I was anxious to move Mark to Western Rehab Hospital for several reasons. It had a wonderful reputation for specializing in spinal cord and traumatic brain injuries and it was close to home. They only had a few beds available at the time and I was worried they’d be full when the doctor released him from McKay-Dee Hospital. The sixty mile daily commute to and from the hospital became increasingly difficult with the kids out of school and the frustrations the doctor and I felt for each other were becoming intense.
“When will Mark be released to go to Western Rehab,” I asked again.
“I don’t feel he’s should be moved yet.”
I reiterated my reasons for being anxious to move Mark and recounted all the positive improvements we had seen in the past ten days, including the response my mom had just had.
Exasperated, he said, “Well, if you’re so smart, why don’t you take him out yourself?”
Surprised by his statement, I asked, “Can I do that?”
“Yes. I don’t recommend it and you’ll have to make the arrangements yourself, but you can do it.”
“I’ll do it,” I exclaimed.
I was elated when I called Western Rehab to verify they had a bed for Mark. They helped me arrange for an ambulance to transport him there and requested the medical records from the hospital. I hadn’t been this excited since the car accident. While Mark was sitting up in the reclining wheelchair, I trimmed his beard, shaved his cheeks and gave him his first haircut since they shaved half of his head for the shunt placement, which had now been removed. All trimmed and shaved he looked better than he had in seven weeks and I was confident he was ready to move on to this next stage of his recovery. That night Dad came by the hospital and I asked him to give Mark a special blessing that all would go well with the transfer.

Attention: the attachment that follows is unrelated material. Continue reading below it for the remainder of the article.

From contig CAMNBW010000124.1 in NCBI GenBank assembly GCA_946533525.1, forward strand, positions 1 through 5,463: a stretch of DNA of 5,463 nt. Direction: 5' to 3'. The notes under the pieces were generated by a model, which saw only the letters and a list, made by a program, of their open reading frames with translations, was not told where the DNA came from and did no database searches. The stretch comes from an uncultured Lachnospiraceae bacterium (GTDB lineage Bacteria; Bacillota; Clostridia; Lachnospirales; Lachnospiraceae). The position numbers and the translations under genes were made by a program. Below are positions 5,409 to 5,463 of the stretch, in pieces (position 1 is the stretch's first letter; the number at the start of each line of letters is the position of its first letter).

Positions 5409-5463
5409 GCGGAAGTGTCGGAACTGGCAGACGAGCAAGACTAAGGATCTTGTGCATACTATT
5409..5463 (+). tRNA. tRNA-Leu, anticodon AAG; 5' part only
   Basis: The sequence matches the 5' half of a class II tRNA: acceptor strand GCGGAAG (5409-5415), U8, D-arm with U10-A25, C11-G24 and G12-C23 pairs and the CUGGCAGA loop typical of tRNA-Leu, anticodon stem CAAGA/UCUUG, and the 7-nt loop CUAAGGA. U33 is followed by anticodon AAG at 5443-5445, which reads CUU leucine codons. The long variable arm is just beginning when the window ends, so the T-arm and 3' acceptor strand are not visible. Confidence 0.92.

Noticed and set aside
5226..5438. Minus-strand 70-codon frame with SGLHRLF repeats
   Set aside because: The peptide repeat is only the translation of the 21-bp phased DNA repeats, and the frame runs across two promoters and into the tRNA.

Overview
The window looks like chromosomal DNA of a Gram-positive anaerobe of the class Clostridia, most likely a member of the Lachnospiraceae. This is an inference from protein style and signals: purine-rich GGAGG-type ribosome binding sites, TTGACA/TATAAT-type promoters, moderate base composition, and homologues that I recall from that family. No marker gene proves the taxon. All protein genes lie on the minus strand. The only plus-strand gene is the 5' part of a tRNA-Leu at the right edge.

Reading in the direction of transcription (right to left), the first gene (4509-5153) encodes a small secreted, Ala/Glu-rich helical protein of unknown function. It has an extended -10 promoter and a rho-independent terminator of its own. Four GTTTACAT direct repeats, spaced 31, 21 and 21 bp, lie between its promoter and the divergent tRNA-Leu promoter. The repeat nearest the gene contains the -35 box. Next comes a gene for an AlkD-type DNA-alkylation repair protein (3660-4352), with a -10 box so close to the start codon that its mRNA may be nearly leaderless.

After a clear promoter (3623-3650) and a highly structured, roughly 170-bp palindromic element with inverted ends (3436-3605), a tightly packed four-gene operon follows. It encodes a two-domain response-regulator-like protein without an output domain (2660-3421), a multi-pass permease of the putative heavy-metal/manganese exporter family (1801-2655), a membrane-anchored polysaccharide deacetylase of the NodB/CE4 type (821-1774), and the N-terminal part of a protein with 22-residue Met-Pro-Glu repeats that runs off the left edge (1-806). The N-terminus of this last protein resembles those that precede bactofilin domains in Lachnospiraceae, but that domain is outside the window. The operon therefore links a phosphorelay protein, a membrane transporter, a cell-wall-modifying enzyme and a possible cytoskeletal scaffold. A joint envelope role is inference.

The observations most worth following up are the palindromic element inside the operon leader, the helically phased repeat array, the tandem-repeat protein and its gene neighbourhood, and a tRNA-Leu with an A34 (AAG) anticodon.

Saying good-bye to the Call family, whom I had shared the McDonald House with and the Peek family, who were residents of Ogden made leaving the hospital hard. These two families had become my hospital family. We spent many worrisome hours together in the waiting room while our loved ones were in ICU. We ate meals together, attended church services at the hospital and shared tears over concern for our loved ones. I knew I’d miss their love and support.
I didn’t take my decision to move Mark from the hospital lightly. I wanted to make sure everything went as smoothly as possible and was hoping I could ride in the ambulance with Mark to Western Rehab. Mom knew of my desire and was supportive in every way, so the next morning she drove me to the hospital and waited with me for the ambulance to arrive. Two EMT’s came to the room and with a white sheet under Mark’s body, they pulled him from his hospital bed onto the stretcher. The IV bag was moved to a pole on the stretcher, while his trachea tube was attached to a portable ventilator, which was placed at his side.
“May I ride with him in the ambulance,” I asked.
“Yes,” said one of the EMT’s, “you can ride in the passenger seat.”
As excited as I was to get Mark out of this hospital and closer to home, I felt intense gratitude towards the team of doctors and nurses for saving his life. I thanked each one of them as we gathered his medical records and packed up the last few personal items before walking out the door. I was leaving the hospital a changed person, realizing Mark’s life and recovery was now my responsibility. I was confident in my decision, but the accountability weighed heavily on my mind.